The commanders said the long-time deputy of the deceased Mullah Omar was elected at a shura or meeting of top Taliban representatives just outside the Pakistani city of Quetta where many of them are based, Reuters reports.
The news of Mullah Omar’s death sparked a leadership contest that many feared could create disunity within the group, potentially affecting the outcome of recently opened peace talks.
Mullah Mansoor, thought to be aged between 50 and 52, was previously the aviation and transport minister during the Taliban regime, which controlled most of Afghanistan between 1996 and 2001. He has been given the title of “The Leader of the faithful”.
The Taliban also announced his deputies – Sirajuddin Haqqani, who leads the Taliban-allied Haqqani network and has a $10 million US bounty on his head, and Haibatullah Akhundzada, the former head of the Taliban courts.
Whether Pakistan had indeed shared the highly classified information with President Ghani, whom it began to trust after more than a decade of misgivings with the Afghan leadership, chiefly Hamid Karzai, is not known, or probably may never be known.
The Taliban is already split between senior figures who support talks with Kabul to end the 13-year war and those who want to continue to fight for power.
Reports of Mullah Omar’s death and the search for a successor have centered on two competing commanders: Mansur and Mullah Omar’s eldest son, Mullah Mohammad Yuqub.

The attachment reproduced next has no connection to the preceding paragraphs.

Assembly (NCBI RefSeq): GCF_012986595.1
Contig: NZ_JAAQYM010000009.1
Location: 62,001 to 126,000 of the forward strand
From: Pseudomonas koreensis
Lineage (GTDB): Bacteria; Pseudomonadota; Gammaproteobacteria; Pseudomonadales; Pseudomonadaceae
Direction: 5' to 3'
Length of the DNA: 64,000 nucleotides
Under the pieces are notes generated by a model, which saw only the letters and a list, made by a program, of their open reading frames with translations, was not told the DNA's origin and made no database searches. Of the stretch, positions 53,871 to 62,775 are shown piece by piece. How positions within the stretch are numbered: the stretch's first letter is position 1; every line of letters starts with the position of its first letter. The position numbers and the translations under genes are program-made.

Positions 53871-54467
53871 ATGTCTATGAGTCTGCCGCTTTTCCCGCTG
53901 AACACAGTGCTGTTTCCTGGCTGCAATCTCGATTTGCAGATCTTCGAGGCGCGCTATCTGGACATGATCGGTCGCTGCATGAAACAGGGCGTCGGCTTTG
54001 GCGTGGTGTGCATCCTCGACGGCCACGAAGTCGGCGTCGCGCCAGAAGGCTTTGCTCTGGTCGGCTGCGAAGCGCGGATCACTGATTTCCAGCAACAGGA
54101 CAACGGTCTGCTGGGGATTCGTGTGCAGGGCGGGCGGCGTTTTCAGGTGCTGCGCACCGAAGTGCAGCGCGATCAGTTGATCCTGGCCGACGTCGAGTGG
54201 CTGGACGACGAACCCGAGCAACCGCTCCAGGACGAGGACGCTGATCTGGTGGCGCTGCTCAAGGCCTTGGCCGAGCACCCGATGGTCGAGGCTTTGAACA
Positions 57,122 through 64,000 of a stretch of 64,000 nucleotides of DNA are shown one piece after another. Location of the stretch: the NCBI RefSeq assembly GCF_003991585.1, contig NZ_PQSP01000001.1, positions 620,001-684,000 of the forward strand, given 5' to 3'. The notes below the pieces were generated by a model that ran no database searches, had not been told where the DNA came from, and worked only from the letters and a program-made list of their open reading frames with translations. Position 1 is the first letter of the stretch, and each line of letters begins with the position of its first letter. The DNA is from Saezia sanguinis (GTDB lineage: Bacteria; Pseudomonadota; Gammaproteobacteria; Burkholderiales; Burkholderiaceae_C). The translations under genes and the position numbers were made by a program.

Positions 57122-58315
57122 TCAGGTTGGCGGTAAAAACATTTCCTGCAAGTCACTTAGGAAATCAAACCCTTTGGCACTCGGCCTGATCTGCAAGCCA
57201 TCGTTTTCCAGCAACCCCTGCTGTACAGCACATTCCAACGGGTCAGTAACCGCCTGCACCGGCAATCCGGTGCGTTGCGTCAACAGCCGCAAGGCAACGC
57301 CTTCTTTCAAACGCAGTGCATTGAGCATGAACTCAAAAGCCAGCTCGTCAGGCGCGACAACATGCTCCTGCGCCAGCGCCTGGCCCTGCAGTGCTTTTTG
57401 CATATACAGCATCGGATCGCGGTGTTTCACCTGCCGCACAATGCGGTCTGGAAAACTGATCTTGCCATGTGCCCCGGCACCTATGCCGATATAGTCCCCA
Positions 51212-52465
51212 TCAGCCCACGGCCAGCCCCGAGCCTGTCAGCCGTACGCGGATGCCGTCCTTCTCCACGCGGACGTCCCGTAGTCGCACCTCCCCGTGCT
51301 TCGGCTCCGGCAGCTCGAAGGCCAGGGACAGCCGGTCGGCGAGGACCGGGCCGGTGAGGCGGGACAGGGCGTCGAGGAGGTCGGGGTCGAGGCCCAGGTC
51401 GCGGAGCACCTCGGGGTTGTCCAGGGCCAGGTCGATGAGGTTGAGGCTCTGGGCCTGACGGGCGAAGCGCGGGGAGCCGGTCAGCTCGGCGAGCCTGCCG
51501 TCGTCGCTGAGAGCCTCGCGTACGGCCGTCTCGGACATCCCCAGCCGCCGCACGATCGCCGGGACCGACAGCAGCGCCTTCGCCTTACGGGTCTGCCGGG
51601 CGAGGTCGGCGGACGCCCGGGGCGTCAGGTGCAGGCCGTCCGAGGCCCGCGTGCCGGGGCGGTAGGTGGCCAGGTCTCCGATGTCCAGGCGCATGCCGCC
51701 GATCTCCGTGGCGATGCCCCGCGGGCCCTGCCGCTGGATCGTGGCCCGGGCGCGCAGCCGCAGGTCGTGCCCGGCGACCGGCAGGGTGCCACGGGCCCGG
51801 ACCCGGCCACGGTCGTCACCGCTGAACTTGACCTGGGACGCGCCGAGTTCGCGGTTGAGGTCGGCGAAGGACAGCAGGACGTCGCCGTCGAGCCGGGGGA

The Taliban’s first handover of power comes at a time when the US-led Afghan government has been trying to jumpstart peace negotiations as it struggles to contain the resurgent insurgency.
The Afghan government said it regretted the postponement of the second formal face-to-face meeting with the Taliban. Hunted from the war’s outset, Mullah Omar had not been seen in public since late 2001, when he fled underground without leaving any official photograph and not releasing no videos or audio messages in the years that followed.
Although the Taliban said Omar had died of an illness, a rival militant faction accused Mansour and another aide of murdering him.
However, the Washington Post, citing diplomatic and intelligence documents, reported that the CIA had a lead on the reclusive Omar’s whereabouts several times in 2010 and 2011, always placing him in Pakistan.
Yacoob said that all Taliban commanders should have been included in the vote for Mullah Omar’s replacement. At a young age, he joined the Mullah Haji Mohammad group during the Russian invasion of Afghanistan.
Preparations had been under way for the next round of talks between the Afghan government and the Taliban, provisionally planned for Thursday or Friday in a location yet to be confirmed.
Taliban attacks against Afghan officials and forces have intensified with their annual warm-weather offensive.
“[Our] political office, are not aware of any such process”.
American officials said they had long ago come to believe that Mullah Omar’s role in the insurgency was primarily spiritual, and that he had little to no operational control over the Taliban.
The insurgents seized a police base in the northern province of Badakshan on Sunday after more than 100 policemen surrendered, inflicting one of the heaviest blows to Afghan forces since the North Atlantic Treaty Organisation combat mission ended in December.
They had agreed to meet again in the coming weeks, drawing global praise, and Afghan officials had pledged to press for a ceasefire in the second round.